By John Meyer

The entrepreneurial spirit is alive and well in the new millennium with two distinct demographics on the rise. The first group is comprised of traditional start-ups and entrepreneurial ventures involving everything from franchise ownership to inventors. The second group is less well known than its counterpart, but is populated by similarly ambitious go-getters looking to leverage their respective skillsets into profitability. It is the latter group, dubbed micro-entrepreneurs, that is presenting an increasing number of opportunities for those with the ability to cash in on themselves.

If you are a micro-entrepreneur, or simply taking stock of yourself and considering becoming one, here are seven ways to monetize your skills and assets into valuable and viable services:

1. Teach/Train/Mentor as a Content Area Expert
Consider for a moment the specific technical skills you possess. Now think about how your life and job experiences could positively impact students looking to follow in your career footsteps. Dedicated business schools and community colleges are always looking for quality adjunct professors who can offer students more than textbook knowledge, but can back it up with real-life experiences in the trenches. .

2. Tutor
Ever heard of standardized tests? The Common Core? Then you’ll know how important tutoring is to countless middle and high school students across the country. Working as a tutor requires no affiliation with a school district, nor formal entry into the education or corporate training fields — just a passion for helping teens develop requisite skills in a variety of academic disciplines. For a greater challenge, also consider tutoring students at the college level.

3. Freelance
Whether you are a skilled editor, writer, or website designer, there are numerous opportunities to work in a freelance capacity. First, you must determine your area of expertise, then calculate how much your time and effort are worth. Then you must aggressively seek out freelance projects. Referrals are the best starting point to get your work known, however, do not be afraid to dip a toe into the waters of sites like or even for freelance opportunities. Additionally, you can also submit your portfolio of work and resume to agencies around the globe who may need an assist from someone with your particular expertise.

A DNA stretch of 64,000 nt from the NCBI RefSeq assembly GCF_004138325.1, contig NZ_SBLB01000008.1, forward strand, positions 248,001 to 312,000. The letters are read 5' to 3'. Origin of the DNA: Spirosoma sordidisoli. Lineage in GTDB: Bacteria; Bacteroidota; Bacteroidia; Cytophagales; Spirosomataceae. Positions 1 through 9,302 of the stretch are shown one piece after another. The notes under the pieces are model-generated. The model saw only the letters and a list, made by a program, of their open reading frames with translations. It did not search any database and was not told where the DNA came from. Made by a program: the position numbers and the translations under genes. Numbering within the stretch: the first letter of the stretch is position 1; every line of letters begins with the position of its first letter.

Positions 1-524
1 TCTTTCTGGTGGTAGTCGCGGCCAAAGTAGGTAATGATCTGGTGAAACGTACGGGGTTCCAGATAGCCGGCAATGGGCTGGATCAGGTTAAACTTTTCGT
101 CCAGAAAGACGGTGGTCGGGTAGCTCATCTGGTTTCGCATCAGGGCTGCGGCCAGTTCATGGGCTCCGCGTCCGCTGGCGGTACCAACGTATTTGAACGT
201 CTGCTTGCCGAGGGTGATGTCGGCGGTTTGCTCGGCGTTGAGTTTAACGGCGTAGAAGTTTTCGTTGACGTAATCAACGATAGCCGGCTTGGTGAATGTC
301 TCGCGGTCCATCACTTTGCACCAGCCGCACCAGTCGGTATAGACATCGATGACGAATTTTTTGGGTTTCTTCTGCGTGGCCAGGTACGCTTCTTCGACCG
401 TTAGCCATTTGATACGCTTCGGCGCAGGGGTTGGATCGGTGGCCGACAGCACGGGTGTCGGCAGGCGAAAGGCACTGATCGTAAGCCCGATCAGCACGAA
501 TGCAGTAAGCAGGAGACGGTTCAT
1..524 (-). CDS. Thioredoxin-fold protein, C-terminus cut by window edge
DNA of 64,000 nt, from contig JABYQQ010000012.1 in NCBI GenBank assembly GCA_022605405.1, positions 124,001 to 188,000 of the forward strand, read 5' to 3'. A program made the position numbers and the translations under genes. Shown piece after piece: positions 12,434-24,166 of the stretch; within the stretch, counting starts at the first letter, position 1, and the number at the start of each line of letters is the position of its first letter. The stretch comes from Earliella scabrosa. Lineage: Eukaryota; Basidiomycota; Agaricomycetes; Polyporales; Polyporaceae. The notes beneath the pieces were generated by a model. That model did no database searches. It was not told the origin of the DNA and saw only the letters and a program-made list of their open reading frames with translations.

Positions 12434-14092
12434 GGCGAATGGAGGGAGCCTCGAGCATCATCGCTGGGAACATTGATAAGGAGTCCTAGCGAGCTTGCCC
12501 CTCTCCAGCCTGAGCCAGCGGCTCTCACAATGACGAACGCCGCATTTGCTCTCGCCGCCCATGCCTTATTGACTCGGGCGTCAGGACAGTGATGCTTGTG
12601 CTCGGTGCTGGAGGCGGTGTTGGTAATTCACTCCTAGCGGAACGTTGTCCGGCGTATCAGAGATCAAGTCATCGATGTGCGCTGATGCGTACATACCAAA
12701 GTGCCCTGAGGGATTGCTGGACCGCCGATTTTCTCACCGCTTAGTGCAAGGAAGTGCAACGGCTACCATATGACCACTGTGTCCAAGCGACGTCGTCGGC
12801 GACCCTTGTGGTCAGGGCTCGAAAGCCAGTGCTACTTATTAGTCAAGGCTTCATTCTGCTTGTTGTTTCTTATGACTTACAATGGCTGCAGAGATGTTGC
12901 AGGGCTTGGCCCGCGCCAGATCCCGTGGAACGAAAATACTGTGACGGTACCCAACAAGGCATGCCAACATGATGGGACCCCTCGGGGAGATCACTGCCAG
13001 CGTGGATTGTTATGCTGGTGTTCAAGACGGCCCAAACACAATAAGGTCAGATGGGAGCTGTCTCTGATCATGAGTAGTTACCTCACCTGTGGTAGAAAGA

4. Rent Out Your Home or a Room
If being a land baron is a secret dream, you might first consider becoming a modest landlord. Scaling back into shared office space is a popular trend for small businesses, and your extra room(s) may be the perfect option to host another business person and generate some income. Additionally, you may be able to write off a designated co-working space in your home on your taxes at the end of the year.

5. Volunteer with Museums, State Parks, and More
Volunteerism has never provided an economic windfall, but it can be parlayed into monetary gain over time. If you possess knowledge in a specific area that fits with a museum, gallery, zoo, or park, your intellectual database can quickly turn you into an authority and lead to permanent employ. Consider some of our nation’s historic battlefields such as Gettysburg, and know that volunteer tour guides with strong interpersonal skills are in high demand.

6. Consult/Lecture
Similar to the teaching/training route, but geared towards the corporate crowd, your skills as a successful business person might translate perfectly into a consulting role for like-minded individuals. Established businesses who may want to branch out into other areas may lack the expertise you have in a particular realm. Similarly, other entrepreneurs in start-ups may want to pick your brain to understand what lies ahead, or take you on as a consultant for a limited engagement. As with many other micro-entrepreneurial options, consulting will be determined by a person’s respective expertise, and how that person can segue into a consulting or lecturing capacity.

7. Artist/Handcrafts sales
Etsy has been a boon to artisans and craftspeople for selling their wares to those who appreciate custom made/handcrafted items. Ebay was the previous outlet of choice, but Etsy has become the go-to niche for those with creativity to spare. Do you have an artistic hobby? Research what others on Etsy are creating … and selling.

There are a wealth of opportunities for micro-entrepreneurs to use their talents to make money and open new doors. These are just a few suggestions to begin adding to your bank account and list of accomplishments. As always, one opportunity may lead to the next even bigger opportunity.

John Meyer is head of Strategic Partnerships/Marketing at The Company Corporation. He is passionate about helping entrepreneurs and connecting them to resources that help them thrive. He is also a political strategist and art collector in his free time. Follow him at @Company_Corp.